The Fatherhood of God.--The teaching of our Lord revealed to men the true nature of the Fatherhood of God. The more devout Jews had some conception of God acting as a Father to His chosen people, pitying His children 'like as a father' (Ps. ciii. 13). But in the teaching of Christ this idea is central and dominant. It carries with it the thought of a love which creates and teaches, which plans and gives, and is bestowed upon all God's children freely. But it must be remembered that Christ does not teach that His disciples are or can be sons of God in the same unique sense as himself. He speaks to them of 'your heavenly Father' (Matt. vi. 14) in a manner which marks a distinction between His own Sonship and theirs. Nor does Christ teach that we are the children of God if we reject His Son (John viii. 42). 7 It is only through submission to Christ that we become God's children (John xiv. 6 ff.; Rom. viii. 15).

Christ's Teaching about Salvation.--When Christ began His ministry He said, 'The Spirit of the Lord is upon me because he anointed me to preach good tidings to the poor' (Luke iv. 18). He makes salvation depend upon the acceptance of His message from God. He is the Sower who scatters the word of God; the word contains the power of fruitfulness in itself, though its actual fruitfulness depends upon the soil which receives it. The great subject of this message is the Kingdom of God. The Jews expected that the theocracy or Kingdom of God which had nourished among them in the times of David and Solomon would return in a more glorious form. This expectation nerved them to maintain their nationality and their religion. At the same time the interpretation of the Kingdom of God which was current among them was so secular that it was necessary for Christ to transform it.

(1) The Jews expected that it would be a kingdom of material prosperity and success. Christ opposes this by specially promising a share in it to the 'poor in spirit' (Matt. v. 3). He describes it as the highest good which men can seek and as a spiritual sphere of life.

(2) The Jews thought that it had not yet come. Christ teaches that the final stage has not yet come (Luke xxii. 18), but He says that it is already here and suffering violence (Matt. xi. 12). Christ himself has brought it (Luke xi. 20).

(3) The Jews believed that it was a national Jewish kingdom, to which the Jews had a hereditary right. Christ assured them that it would be taken from them (Matt. xxi. 43). He opened it to all who would recognise Him as their King, and by a sincere repentance or 'change of mind' (Luke xxiv. 47) forsake sin and fulfil His commands in the spirit of little children (Mark x. 15).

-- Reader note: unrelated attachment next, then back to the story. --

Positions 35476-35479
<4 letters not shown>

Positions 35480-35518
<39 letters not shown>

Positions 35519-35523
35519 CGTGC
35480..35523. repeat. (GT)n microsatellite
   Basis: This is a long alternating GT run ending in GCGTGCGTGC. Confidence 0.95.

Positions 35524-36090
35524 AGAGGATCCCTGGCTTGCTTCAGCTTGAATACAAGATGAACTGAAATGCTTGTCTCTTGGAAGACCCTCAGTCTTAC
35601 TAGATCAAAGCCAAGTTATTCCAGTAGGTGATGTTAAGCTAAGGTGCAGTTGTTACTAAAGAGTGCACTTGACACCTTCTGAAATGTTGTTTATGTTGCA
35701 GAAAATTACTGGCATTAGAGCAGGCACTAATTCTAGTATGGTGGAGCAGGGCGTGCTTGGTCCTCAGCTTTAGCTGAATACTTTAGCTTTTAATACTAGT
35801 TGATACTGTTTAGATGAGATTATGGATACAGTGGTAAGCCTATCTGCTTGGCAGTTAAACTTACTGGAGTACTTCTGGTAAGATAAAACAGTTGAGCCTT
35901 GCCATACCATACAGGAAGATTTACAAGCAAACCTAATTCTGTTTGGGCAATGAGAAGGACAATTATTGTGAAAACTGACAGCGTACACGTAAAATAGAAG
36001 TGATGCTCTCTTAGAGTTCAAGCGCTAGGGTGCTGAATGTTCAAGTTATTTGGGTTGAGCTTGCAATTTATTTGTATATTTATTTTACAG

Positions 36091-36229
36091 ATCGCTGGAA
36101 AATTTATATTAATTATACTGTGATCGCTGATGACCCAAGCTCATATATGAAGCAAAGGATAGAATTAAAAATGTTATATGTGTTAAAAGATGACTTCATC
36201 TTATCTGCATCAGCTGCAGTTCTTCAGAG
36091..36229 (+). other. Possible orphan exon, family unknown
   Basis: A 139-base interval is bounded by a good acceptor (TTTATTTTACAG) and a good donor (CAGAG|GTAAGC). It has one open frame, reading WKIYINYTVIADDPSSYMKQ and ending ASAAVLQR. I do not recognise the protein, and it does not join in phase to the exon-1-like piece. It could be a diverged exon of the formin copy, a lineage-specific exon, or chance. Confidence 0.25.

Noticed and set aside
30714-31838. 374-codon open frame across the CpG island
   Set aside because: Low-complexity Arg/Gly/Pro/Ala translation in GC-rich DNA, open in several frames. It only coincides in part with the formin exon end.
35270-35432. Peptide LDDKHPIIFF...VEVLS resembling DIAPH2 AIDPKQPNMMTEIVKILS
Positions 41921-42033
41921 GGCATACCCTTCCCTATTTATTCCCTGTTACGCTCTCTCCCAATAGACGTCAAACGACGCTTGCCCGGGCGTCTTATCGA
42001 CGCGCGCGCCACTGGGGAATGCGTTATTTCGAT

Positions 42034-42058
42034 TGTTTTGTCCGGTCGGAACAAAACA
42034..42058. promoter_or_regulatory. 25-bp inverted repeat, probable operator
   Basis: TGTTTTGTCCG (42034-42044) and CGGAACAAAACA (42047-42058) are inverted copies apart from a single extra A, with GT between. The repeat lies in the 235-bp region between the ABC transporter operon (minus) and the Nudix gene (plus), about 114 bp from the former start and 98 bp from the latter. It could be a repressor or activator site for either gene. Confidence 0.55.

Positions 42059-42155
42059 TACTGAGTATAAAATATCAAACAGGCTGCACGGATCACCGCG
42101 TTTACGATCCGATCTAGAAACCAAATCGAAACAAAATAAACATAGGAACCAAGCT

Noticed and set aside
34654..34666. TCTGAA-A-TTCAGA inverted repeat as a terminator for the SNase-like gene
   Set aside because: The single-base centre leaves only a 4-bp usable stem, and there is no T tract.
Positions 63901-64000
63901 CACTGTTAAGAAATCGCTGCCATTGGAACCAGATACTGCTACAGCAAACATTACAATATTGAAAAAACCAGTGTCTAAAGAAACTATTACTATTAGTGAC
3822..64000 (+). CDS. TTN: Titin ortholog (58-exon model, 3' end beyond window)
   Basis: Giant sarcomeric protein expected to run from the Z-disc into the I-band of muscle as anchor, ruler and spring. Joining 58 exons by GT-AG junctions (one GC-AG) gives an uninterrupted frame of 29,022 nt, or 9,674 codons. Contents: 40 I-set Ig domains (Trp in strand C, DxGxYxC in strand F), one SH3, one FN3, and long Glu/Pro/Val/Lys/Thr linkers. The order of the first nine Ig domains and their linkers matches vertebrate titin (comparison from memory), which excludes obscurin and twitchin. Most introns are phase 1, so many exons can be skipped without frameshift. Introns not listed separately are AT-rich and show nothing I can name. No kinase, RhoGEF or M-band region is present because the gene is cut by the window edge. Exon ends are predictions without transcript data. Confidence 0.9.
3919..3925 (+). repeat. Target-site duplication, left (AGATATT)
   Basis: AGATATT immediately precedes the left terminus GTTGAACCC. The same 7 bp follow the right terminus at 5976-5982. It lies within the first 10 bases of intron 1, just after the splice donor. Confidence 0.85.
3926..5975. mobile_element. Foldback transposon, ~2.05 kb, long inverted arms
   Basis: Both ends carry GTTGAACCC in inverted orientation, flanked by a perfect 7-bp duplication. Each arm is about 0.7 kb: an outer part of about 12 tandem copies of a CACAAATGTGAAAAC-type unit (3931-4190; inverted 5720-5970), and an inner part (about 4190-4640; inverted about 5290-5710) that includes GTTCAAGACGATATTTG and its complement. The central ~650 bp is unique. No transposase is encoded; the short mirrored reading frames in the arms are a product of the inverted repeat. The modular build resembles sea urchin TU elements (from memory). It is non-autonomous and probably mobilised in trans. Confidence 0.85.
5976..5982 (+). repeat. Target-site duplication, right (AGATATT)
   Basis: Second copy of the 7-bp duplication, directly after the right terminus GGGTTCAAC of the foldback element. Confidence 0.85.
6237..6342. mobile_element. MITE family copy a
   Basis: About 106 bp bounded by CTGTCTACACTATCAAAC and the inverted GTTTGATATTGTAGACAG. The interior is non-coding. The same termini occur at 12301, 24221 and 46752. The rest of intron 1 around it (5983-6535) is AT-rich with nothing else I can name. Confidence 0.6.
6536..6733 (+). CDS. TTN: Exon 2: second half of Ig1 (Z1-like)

Our Lord never ceased to preach the Kingdom of God, which is also His own Kingdom (Matt. xiii. 41). But when He had sufficiently trained His followers to believe absolutely in His message, and declared that it was 8 necessary not only to trust His message but to receive Him as God himself. He showed that the Kingdom of God was henceforth to be identical with the Christian Church.

When Peter confesses that He is 'the Son of the living God,' Christ rewards him by sayings 'Upon this rock I will build my Church . . . I will give unto thee the keys of the kingdom of heaven' (Matt. xvi. 18, 19). The word 'Church' had been used by the Jews as a name of God's chosen people. Christ now founds what He calls 'my Church.' It is His own institution, and He describes it in terms which show it to be visible and imperishable, and opened by an appointed human guardian. In Matt. xviii 15-20, He further describes His Church as the home of brothers whose brotherhood depends upon submission to Christ. The brother who persists in sin and refuses to hear the Church is to be excluded, and this exclusion will be ratified in heaven. After this solemn statement our Lord declares that He is personally present with the members of the Church who gather together in His name. His language on this occasion implies His true Divinity as much as any language used by Him in the Gospel of St. John.

It finally became necessary for Jesus to tell His disciples that He must die. He could not reveal this to them until they were firmly rooted in their faith. The Jews did not imagine that their Messiah would die or even suffer. But when His disciples had learnt that He was indeed the Son of God, He was able to suggest to them the full truth. He says, 'I have a baptism to be baptized with; and how am I straitened till it be a accomplished' (Luke xii. 50). With greater clearness He tells them that He must 'give his life a ransom for many.' By this He means that man is a prisoner who cannot purchase freedom from sin for his soul, and that the Son of God pays the precious ransom which sets man free. A year before His death, in the great discourse recorded in John vi., He declared that He would give to men a living bread which is the flesh which He would give for the life of the world.

The night before He died. He made plain what He 9 meant by His former language about this life surrendered to God and imparted to men. While celebrating the Passover with His disciples, He consecrated a portion of the unleavened bread and a cup of wine mingled with water, saying, 'This is my Body'--'This is my Blood.' He apparently wished to recall to His disciples the blood of the Paschal lamb which was sprinkled on the doorposts of the Israelites in Egypt, and saved them from the visitation of the destroying angel.

He also claimed to found that new Covenant between God and His servants which Jeremiah had foretold. The shedding of His blood secures deliverance from evil, and makes a new and closer relation between God and man. The Lord's Supper was therefore meant to be a sacrificial feast of reconciliation with God, a reconciliation made possible by the death of Jesus. It was also meant to be a means of receiving from Jesus that life of which He is the Source, and which He derives from the eternal Father (John vi. 57).